Saqqara also has Djoser, the step pyramid with the rectangular base, as well as a few other smaller pyramids in not so great states – there are many more which have not been excavated yet.

In Memphis we spent some time at the open air museum that now houses a huge lying statue of Ramses II and a whole lot of other ancient stuff, too much to remember…google it.


Somehow we had bumbled away 6 hours already, a good two of them in traffic on the way here – only 12 miles away. We made it to the pyramids at 2.30 pm and had few time to see it all and still be at the sphinx by 4pm.


People say that the pyramids are not as impressive when you finally stand in front of them. I think that’s BS. They are huge and you can see them from miles away.

There is a residential area (and not a pretty one) right by their first steps and you have the best view of everything from the Pizza Hut outside. I bought an extra ticket to go inside the Cheops pyramid, the biggest one of the three.

How they found the tiny entry to the Cheops pyramid is beyond me

It was a bone crunching 10 minute ascent bent over from the waist as it’s not high in there, and then another very steep ascent to the top. All you see are perfectly smooth walls. Here’s a pic I found on Google that may give you an idea:

Up top there is a burial chamber, basically a big dark room with a big sarcophagus but no hieroglyphics or anything interesting. The way to the top is the real attraction, the way down is no less entertaining. I loved it…and I was once again glad that there were virtually no other tourists around. This was the place where too many people would have spoiled the experience completely.

After a quick in and out I walked around the Cheops (20 minutes!), then we took the truck to the classic photo spot from which the three famous giants all fit into the shot.

It was all a bit rushed, but to be fair there really isn’t much else you can do there anyway. You could of course buy a lot of kitsch, do a camel ride or check out the tombs and the boat museum at the base of the pyramids but …who cares…

We then legged it to the Sphinx just in time for closing. This is the statue I would have said is smaller than expected, though still pretty huge.


The next three and a half hours we were stuck in Cairo traffic back to the hotel.

Traffic – and a helpful sign for pedestrians how to cross the road: fast!

Nothing else happened after that, I was shot. It was a good day.
For historic information you can consult Google as always 🙂

Egyptian Museum (EG)

The Egyptian Museum is a must see on any Cairo visit. I already knew that I would need at least a day to even begin to scratch the surface of it so after I stocked up on some fruit in the morning I walked over and went inside shortly after it opened. There weren’t any long lines so I could have come later, Egypt’s tourism industry has really taken a hit since January.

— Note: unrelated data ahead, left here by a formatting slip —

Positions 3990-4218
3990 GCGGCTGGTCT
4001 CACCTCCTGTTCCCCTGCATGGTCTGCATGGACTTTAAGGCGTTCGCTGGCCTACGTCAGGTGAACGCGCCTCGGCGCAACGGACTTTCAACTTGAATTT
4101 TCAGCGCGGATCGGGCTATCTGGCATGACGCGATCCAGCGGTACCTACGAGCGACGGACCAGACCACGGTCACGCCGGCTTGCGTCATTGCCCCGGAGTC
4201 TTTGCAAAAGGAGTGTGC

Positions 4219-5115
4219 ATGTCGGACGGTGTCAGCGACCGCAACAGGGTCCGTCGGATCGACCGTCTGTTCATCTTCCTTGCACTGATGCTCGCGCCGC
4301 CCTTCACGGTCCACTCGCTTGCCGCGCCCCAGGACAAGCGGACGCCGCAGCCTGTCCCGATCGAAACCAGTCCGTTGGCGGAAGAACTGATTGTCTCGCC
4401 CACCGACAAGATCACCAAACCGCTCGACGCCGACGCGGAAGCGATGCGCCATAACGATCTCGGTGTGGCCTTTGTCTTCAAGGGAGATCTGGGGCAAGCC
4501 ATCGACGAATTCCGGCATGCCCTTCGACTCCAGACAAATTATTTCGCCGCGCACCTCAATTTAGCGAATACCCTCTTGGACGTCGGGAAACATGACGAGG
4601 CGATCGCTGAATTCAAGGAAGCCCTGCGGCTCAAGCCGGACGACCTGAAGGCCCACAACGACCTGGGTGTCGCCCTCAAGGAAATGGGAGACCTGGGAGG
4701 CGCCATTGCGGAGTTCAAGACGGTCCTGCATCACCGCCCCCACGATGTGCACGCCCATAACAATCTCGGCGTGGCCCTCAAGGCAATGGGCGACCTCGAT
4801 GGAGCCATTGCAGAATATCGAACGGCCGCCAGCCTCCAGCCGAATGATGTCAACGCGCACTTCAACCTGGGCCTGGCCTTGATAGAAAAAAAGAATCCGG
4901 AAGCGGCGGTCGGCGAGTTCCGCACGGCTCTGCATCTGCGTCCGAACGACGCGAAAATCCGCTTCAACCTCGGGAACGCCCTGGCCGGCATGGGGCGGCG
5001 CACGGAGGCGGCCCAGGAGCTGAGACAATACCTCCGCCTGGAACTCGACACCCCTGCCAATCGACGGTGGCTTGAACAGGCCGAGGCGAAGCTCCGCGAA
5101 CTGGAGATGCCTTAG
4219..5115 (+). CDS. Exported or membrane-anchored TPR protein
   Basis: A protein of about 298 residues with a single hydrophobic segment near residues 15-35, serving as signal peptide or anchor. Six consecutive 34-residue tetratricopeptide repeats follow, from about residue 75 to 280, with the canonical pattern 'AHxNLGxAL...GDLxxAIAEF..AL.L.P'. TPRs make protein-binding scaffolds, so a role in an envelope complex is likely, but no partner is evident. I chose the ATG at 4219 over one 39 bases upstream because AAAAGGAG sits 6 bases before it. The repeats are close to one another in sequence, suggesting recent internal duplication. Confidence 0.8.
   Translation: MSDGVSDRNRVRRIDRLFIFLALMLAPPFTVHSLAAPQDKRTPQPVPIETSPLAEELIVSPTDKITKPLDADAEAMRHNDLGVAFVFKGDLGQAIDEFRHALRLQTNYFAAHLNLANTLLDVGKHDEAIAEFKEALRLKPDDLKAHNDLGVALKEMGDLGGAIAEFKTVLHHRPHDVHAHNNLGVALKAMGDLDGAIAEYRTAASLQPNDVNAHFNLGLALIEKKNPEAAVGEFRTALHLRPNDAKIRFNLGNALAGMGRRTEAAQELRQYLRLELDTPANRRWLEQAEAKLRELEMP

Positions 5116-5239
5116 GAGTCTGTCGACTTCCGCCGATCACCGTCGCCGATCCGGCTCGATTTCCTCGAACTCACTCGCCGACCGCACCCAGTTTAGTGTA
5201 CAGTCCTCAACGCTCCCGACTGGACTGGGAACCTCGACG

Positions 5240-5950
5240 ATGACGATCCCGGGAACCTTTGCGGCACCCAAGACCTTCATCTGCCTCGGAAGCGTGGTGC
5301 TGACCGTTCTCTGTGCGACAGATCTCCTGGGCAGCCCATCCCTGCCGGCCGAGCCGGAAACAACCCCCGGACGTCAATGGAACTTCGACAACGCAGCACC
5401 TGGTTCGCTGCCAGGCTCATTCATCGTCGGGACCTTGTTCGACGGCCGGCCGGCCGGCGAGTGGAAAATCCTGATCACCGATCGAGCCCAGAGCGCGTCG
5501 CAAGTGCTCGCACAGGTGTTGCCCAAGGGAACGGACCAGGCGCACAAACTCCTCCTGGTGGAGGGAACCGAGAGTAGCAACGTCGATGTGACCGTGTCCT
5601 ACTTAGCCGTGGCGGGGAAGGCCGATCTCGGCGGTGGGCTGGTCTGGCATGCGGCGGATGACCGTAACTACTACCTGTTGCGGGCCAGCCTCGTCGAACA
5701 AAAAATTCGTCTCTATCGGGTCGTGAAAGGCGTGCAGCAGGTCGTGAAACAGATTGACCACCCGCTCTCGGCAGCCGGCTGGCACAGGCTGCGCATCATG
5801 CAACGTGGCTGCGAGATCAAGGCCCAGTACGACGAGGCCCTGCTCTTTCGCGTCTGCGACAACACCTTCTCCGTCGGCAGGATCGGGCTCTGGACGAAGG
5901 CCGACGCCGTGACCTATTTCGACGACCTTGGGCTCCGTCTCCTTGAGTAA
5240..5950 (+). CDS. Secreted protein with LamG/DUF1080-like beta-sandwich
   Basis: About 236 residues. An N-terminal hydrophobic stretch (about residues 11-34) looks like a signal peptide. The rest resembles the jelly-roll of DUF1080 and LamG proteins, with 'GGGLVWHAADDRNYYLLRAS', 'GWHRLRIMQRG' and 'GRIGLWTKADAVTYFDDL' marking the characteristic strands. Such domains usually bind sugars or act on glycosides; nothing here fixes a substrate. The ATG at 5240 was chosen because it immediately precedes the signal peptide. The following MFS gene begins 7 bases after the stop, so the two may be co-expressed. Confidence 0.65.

Egyptian Museum and a building that was destroyed during the riots in January

It’s a five minute walk from the hotel to the museum but the real challenges were to cross the busy road by Tahrir Square and to dodge all the ‘helpful’ men. The museum is a huge pink building prominently placed by the square so I really didn’t need three guys pointing it out to me. I have become fairly good at ignoring people, it seems to be the only way to fend people off who will follow you for blocks to offer their services, from honest to shady. I still can’t help the occasional sarcastic comment when someone states the obvious or is just plain annoying. Unfortunately nice people will get the same arrogant treatment than the idiots this way but it’s not possible to tell who wants what beforehand.


The museum has two levels and is so full of stuff that it quickly became overwhelming. Most displays have absolutely no descriptions and the ones that do are badly lit and almost too small to read. Everything interesting exists in multitudes, there isn’t just a coffin of some king but hundreds of them. After less than two hours I already needed a break and some sugar. In true Egyptian style I got hassled throughout my break outside of the fenced in museum as well. It’s great when even the official employees have something to say.


My break only restored me enough to breeze through the rest of the museum without actually paying attention to anything specific. It’s really a shame but it was just too much to take in. The cultural wealth in this country is incredible. The museum as such definitely needs either 8 more floors or hundreds of items removed. There was randomly placed stuff everywhere. When I first walked in I saw a skeleton of a horse…I assume it should have been placed in the animal mummies section instead. There were unnamed mummies, sarcophagi, statues and pottery without a particular order simply tucked away in corners. Without a guide I was simply lost.


The best exhibition I saw was the one that came to New York in 2010, King Tutankhamun’s tomb and its contents. Unbelievable treasures were put in his relatively small tomb in the Valley of the Kings. Entire chariots (5 of them), jewellery, furniture. The burial chamber alone had four compartments that were big enough to fit my entire apartment in. The burial mask over the mummy’s head is in pristine condition. This part of the museum alone would be worth a visit. (Also interesting: The burned out building next door – from January 25 when Cairo was protesting and causing mayhem).


Nevertheless I left around lunchtime, had a chicken shwarma across the road and checked out the nearby Intercontinental hotel for prices of the gym (daily use 35$, a bit too steep for me).